Lower Guinean forests

From Wikipedia, the free encyclopedia
Jump to navigation Jump to search

The Lower Guinean forests is region of coastal tropical moist broadleaf forest in West Africa, extending along the eastern coast of the Gulf of Guinea from eastern Benin through Nigeria and Cameroon.

The Dahomey Gap, a region of savanna and dry forest in Togo and Benin, divides the Lower Guinean forests from the Upper Guinean forests to the west, which extend along the western coast of the Gulf of Guinea from Togo to Liberia and north to Guinea.

To the north and northeast, the Lower Guinean forests transition to the drier inland Guinean forest-savanna mosaic and Northern Congolian forest-savanna mosaic and to the south by the Congolian Coastal forests. To the east, the Lower Guinean forests adjoin the vast Coastal Congolian forests of the Congo Basin, and to the southeast, the Lower Guinean forests are bounded by the Western Congolian forest-savanna mosaic.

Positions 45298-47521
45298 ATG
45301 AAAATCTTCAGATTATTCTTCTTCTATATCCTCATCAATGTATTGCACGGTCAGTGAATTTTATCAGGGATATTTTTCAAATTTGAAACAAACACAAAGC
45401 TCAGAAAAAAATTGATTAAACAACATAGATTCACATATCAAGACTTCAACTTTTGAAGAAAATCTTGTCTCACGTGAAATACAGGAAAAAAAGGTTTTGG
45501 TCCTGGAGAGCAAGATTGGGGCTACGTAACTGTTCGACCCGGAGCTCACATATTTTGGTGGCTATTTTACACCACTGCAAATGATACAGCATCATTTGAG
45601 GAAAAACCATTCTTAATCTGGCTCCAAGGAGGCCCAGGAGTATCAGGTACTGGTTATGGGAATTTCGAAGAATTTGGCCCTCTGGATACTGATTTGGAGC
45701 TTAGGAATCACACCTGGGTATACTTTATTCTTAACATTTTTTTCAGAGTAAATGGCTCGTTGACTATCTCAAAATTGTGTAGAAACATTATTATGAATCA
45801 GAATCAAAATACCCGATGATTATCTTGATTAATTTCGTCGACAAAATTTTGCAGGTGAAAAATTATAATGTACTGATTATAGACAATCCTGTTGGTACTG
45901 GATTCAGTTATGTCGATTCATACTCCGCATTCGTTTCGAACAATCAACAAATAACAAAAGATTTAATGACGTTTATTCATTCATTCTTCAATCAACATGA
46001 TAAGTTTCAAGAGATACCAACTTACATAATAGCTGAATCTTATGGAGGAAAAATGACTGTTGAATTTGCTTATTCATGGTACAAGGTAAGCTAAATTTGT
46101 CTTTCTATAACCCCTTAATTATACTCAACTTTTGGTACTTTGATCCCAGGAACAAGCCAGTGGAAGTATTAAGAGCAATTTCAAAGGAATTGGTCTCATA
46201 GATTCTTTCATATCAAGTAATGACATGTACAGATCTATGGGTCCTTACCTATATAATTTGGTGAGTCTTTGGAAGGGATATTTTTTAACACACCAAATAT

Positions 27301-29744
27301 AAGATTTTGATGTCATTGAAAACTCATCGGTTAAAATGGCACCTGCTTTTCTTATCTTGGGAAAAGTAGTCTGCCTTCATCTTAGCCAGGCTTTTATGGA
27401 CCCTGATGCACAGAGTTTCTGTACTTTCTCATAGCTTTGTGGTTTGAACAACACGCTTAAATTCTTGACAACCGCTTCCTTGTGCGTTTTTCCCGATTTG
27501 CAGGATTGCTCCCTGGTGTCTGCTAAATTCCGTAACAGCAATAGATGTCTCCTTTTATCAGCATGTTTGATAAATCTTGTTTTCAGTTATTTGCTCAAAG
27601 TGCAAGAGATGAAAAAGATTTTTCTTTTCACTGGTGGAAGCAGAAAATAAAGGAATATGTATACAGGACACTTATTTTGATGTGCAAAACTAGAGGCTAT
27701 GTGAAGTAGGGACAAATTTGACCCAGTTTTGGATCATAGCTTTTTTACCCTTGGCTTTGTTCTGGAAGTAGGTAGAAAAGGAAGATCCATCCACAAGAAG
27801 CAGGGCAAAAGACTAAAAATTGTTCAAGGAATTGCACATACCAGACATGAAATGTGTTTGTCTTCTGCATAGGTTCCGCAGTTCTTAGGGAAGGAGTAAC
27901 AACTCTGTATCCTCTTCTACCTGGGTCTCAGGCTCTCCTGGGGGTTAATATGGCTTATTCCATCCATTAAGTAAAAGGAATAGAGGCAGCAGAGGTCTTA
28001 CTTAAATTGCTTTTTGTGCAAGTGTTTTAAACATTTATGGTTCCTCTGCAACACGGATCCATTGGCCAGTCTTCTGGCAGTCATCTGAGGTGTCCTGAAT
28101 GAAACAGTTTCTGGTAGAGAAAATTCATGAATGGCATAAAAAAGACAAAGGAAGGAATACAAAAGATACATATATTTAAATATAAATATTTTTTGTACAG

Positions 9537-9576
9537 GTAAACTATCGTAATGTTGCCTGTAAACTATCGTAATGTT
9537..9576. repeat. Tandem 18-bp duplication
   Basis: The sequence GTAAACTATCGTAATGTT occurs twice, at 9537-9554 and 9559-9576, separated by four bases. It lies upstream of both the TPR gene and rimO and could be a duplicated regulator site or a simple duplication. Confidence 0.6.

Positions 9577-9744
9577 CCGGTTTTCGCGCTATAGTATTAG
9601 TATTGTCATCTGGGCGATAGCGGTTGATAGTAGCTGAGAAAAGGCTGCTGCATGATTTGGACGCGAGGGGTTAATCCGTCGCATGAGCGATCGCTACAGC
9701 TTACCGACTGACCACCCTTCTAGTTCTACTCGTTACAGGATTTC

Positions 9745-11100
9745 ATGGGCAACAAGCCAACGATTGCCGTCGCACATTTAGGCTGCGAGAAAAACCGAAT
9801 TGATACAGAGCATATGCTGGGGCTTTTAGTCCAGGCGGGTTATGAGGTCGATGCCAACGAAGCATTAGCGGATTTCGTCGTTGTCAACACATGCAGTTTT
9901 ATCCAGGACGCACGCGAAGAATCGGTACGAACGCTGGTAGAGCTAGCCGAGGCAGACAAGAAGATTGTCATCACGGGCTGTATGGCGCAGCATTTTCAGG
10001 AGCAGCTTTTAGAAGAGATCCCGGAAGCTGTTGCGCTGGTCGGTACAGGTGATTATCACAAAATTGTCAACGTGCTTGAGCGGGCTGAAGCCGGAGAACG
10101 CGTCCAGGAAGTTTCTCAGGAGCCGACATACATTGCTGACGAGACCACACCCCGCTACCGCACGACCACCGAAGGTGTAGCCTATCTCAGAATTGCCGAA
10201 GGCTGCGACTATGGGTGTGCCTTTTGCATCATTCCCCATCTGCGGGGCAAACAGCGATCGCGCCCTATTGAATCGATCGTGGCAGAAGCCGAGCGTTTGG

The Lower Guinean forests share many biotic affinities with both the Upper Guinean forests. They are collectively known as the Guinean Forests of West Africa.


The World Wide Fund for Nature (WWF) divides the Lower Guinean forests into a number of distinct ecoregions:

The WWF has designated two regions of the Lower Guinean forests as Global 200 priority regions for conservation. The WWF's "Coastal Congolian forests" region includes the Cross-Sanaga Bioko coastal forests, São Tomé and Príncipe moist lowland forests, and Atlantic Equatorial coastal forests ecoregions. The "Cameroon Highlands forests" Global 200 region includes the Cameroonian Highlands forests and the Mount Cameroon and Bioko montane forests ecoregions.

See also[edit]

External links[edit]